On October 31, 2006, an eighteen-year-old woman named Nikki Catsouras slammed her father’s sports car into the side of a concrete toll booth in Orange County, California. Catsouras was decapitated in the accident. The California Highway Patrol, following standard protocol, secured the scene and took photographs. The manner of death was so horrific that the local coroner did not allow Nikki’s parents to identify her body.
“About two weeks after the accident, I got a call from my brother-in-law,” Christos Catsouras, Nikki’s father, told me. “He said he had heard from a neighbor that the photos from the crash were circulating on the Internet. We asked the C.H.P., and they said they would look into it.” In short order, two employees admitted that they had shared the photographs. As summarized in a later court filing, the employees had “e-mailed nine gruesome death images to their friends and family members on Halloween—for pure shock value. Once received, the photographs were forwarded to others, and thus spread across the Internet like a malignant firestorm, popping up on thousands of Web sites.”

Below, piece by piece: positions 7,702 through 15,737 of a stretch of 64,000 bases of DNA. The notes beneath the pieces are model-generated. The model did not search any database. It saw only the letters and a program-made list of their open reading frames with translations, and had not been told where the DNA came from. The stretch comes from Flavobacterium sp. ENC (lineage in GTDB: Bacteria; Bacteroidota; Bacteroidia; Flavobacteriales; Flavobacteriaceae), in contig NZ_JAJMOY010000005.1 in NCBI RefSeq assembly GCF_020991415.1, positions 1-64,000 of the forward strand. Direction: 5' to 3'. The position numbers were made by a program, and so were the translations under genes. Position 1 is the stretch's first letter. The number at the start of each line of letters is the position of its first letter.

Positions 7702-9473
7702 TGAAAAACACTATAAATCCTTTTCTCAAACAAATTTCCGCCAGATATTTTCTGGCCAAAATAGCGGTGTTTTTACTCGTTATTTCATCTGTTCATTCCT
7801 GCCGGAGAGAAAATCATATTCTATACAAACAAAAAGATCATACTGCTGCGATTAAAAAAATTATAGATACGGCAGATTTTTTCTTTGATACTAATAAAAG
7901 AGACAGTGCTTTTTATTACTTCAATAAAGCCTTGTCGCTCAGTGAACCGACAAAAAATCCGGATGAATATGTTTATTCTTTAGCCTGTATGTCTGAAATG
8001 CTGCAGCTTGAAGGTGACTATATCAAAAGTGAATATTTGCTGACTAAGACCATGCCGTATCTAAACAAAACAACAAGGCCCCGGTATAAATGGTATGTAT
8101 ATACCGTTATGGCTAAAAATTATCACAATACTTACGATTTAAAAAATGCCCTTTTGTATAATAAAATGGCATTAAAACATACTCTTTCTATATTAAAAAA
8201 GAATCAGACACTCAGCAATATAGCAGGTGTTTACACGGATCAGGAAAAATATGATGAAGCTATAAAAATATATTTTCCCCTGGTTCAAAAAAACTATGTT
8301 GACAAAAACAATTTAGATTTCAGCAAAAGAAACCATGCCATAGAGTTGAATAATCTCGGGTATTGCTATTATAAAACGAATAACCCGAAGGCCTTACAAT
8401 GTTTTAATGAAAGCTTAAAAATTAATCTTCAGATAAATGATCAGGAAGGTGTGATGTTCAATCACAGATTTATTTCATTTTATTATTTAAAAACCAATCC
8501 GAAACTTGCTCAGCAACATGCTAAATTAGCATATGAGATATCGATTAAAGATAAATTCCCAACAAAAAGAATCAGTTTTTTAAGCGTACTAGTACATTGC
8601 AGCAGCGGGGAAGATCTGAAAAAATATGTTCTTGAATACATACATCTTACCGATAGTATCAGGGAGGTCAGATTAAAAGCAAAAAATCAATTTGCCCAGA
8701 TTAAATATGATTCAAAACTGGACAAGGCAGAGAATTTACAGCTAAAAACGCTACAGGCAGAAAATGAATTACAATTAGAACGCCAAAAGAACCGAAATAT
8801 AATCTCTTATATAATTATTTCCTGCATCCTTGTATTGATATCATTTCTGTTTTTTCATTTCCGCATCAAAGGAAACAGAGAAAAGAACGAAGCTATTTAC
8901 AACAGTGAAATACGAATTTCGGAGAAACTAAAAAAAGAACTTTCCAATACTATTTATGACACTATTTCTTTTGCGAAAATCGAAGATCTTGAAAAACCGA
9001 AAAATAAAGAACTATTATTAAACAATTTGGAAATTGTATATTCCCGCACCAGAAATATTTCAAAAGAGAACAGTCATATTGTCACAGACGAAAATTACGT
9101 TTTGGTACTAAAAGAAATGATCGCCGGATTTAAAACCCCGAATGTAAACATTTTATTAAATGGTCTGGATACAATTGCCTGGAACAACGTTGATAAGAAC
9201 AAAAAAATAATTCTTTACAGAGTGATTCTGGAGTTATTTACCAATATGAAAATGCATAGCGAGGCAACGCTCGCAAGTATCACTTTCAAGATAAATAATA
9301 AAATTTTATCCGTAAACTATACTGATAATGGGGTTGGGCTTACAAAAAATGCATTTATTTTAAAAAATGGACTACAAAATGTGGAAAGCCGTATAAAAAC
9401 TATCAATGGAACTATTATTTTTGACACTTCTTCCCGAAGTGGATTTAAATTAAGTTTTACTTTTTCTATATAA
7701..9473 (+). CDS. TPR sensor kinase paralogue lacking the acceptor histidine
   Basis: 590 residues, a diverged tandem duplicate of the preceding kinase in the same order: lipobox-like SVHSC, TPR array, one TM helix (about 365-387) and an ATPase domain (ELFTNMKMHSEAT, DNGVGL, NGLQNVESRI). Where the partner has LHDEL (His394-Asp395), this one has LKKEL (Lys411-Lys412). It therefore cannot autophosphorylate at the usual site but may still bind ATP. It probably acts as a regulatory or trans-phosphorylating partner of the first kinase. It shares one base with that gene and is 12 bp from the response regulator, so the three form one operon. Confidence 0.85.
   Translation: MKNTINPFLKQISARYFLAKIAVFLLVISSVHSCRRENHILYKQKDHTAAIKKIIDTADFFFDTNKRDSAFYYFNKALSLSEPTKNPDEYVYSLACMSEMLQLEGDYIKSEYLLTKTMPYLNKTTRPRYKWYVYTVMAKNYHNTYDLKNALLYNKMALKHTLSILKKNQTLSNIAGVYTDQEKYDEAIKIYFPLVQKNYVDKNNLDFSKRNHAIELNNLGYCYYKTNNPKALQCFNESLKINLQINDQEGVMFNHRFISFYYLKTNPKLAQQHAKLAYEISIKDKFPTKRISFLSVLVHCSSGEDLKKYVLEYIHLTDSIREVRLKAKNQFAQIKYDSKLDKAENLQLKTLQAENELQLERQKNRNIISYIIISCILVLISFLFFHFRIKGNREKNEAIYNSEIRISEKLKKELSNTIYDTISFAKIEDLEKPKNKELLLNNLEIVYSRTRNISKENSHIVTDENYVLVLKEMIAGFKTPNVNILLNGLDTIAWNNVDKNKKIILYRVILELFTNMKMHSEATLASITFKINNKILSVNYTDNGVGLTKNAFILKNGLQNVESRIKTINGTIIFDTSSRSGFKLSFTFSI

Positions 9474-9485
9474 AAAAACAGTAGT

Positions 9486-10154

Already bereft of his eldest daughter, Catsouras told his three other girls that they couldn’t look at the Internet. “But, other than that, people told me there was nothing I could do,” he recalled. “They said, ‘Don’t worry. It’ll blow over.’ ” Nevertheless, Catsouras embarked on a modern legal quest: to remove information from the Internet. In recent years, many people have made the same kind of effort, from actors who don’t want their private photographs in broad circulation to ex-convicts who don’t want their long-ago legal troubles to prevent them from finding jobs. Despite the varied circumstances, all these people want something that does not exist in the United States: the right to be forgotten.